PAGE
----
JJ’s siblings are coping with these feelings. Kenneth tells JJ’s sister that she’s into running, because JJ can’t run. This is taking away her individuality. JJ’s brother, Ray, is struggling as an awkward adolescent with the dysfunctionality of his family.

    DAD

    Their home is filled with junk. It’s a mess. Embarrassing.

    Dad says that collecting junk is the result of having a child with special needs, and then he tells Ray that JJ turned out better than the other kids, “who will not be named.” Even if Dad is joking, it’s hurtful.

    CANCELING THE BONFIRE

    Mom was wrong to insist on canceling the bonfire, because it wasn’t accessible to JJ. A better way to approach this issue would have been to brainstorm on how to make the beach accessible for JJ. Lay some plywood on the sand, so his wheelchair can traverse over it to the bonfire and back to the parking lot. Find a beach that is accessible. Create a new tradition, which would be accessible. (Bonfires in California, even at the beach, might be prohibited during our drought, in fact.)

    Instead, Mom sets up a situation, where JJ’s peers believe that he is the reason why they can’t have what they want and are used to having. I get the point here, of course. I don’t know how many times I heard from parents of regular ed kids that my kids “special needs,” (and yes, they used air quotes) were taking away educational opportunities from their kids. No. School districts have separate funding for regular ed and special ed.

    This was a teachable moment for viewers, who aren’t familiar with special needs children. And “Speechless" blew it.

    And how is it remedied? Mom ties JJ to the goal posts and allows his peers to believe the opposing football team did it. Lying. Perpetuating the concept of intolerance, by using JJ as a prop. How does this help JJ? Or his peers? It doesn’t.

    QUIRKINESS OF THE FAMILY

    Last week, it was sending pizzas to a neighbor as a prank. This week, it was “stealing” the belongings of a girl in Ray’s class, thinking it was trash on the curb. Ray returns the goods, only to discover ALL of the girls in his class are at this home. Humiliation. For a teenager, that is particularly deflating. I was sad for Ray.

    Why are Mom and Dad completely over the top in their quirkiness? Does Dad work? Does Mom work? What is the income source for this family? Why can’t they put some elbow grease into tidying up their home, fixing/repairing it, tending to their yard? At least Dad did clean up on Ray’s behalf. They could all work together to make their home a pleasant place to live, but they don't want to invest in it, because they'll likely move again to find a better school for JJ. That's not how it works here. I can testify to that.

    And, I’ve got to say it: Last week, I didn’t appreciate that the entire family told the neighborhood that they were “Idiots.” That they would be the worst neighbors imaginable. “If a package meant for you is delivered to our house, we’ll keep it.” That’s not funny to me at all.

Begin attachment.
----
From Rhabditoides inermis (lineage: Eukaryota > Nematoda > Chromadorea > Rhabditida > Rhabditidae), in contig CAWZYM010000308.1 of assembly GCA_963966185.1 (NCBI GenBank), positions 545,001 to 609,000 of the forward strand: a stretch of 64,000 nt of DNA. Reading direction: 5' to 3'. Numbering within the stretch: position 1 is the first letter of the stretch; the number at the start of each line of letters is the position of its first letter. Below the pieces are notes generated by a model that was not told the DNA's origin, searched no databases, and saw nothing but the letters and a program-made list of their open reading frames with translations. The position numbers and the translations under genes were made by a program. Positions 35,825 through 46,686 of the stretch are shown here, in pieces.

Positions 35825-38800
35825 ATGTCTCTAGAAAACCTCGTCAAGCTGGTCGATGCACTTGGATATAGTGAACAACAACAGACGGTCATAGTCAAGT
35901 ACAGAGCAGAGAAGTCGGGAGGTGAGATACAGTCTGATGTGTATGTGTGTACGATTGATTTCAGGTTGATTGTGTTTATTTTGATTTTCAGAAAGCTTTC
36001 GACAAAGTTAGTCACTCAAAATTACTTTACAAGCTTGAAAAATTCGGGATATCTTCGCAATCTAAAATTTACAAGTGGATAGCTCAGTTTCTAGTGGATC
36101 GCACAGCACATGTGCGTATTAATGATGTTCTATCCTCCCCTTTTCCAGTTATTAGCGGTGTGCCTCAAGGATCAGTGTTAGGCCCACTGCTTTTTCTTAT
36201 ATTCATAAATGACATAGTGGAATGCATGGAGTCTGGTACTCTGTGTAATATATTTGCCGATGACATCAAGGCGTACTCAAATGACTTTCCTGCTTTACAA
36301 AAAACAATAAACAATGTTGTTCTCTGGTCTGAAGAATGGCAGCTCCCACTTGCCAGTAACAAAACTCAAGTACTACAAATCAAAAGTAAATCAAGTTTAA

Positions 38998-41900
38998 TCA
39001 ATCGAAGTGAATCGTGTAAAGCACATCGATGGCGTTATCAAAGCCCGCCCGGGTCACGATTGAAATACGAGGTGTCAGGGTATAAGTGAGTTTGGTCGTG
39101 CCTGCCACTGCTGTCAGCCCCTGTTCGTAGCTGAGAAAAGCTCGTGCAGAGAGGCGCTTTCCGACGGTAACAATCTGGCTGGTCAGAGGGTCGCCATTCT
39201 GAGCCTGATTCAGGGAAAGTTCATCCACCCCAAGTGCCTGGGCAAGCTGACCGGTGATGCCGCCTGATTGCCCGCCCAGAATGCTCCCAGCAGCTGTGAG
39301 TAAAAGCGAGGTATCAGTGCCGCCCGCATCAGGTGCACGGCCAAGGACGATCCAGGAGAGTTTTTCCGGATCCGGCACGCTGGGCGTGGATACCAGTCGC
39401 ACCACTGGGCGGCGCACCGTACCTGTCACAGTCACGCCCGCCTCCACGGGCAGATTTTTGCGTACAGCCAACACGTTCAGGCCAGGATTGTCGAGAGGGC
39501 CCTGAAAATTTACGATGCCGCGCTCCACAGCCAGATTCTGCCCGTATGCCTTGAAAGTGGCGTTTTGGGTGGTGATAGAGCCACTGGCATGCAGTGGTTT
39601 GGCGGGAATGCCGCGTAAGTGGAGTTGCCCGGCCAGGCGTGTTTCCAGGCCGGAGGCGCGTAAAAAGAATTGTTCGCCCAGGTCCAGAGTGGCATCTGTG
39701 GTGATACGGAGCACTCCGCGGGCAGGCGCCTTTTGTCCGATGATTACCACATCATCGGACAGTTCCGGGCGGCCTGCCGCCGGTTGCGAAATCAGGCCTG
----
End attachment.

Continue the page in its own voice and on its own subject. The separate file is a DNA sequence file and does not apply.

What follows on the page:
BECAUSE I have children with disabilities, I make an extra effort to be nice to my neighbors. I don’t want people to think that I’m angry, bitter, burdened, and over stressed. There have been times, when I’ve been pushed to my limit with some of our neighbors, but for the most part, I go along to get along.

    I see stereotyping in Speechless, and that concerns me. I can relate to some of the scenes, but on the whole, after watching this episode, I have my qualms about its direction.

    Rating (1 out of 10): 3

    Love & Light,

    Rose
    Mom to Jon, 47, (seizure disorder; Gtube; trache; colostomy; osteoporosis; hypothyroid; enlarged prostate; lymphedema, assorted mysteries) and Michael, 32, (intractable seizures; Gtube), who were born with an undiagnosed progressive neuromuscular disease and courageous spirits. Our Angel Michael received his wings in 2003 and now resides in Heaven. Our Angel Jon lives at home with me and Jim, the world's most wonderful dad.

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  10. #18
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    Quote Originally Posted by Earth Mother 2 Angels View Post
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    ((((((Hugs to All)))))) ~

    I haven't been able to find a way to re-watch the episode, so here is what I wrote immediately after viewing it with Jon.

    SPEECHLESS Season 1/Episode 3

    My gut reaction to this episode is disappointment. It feels like too much is crammed into the less than 1/2 hour show, and all of it is significant, worthy of more attention and development.

    MOM

    Mom is becoming overdone, and I fear that she is going to devolve into a caricature, rather than a complex character. Ignoring or sloughing off her other two children, with constant devotion to JJ, is not appealing. It is unfair to her children, and it is imbalanced.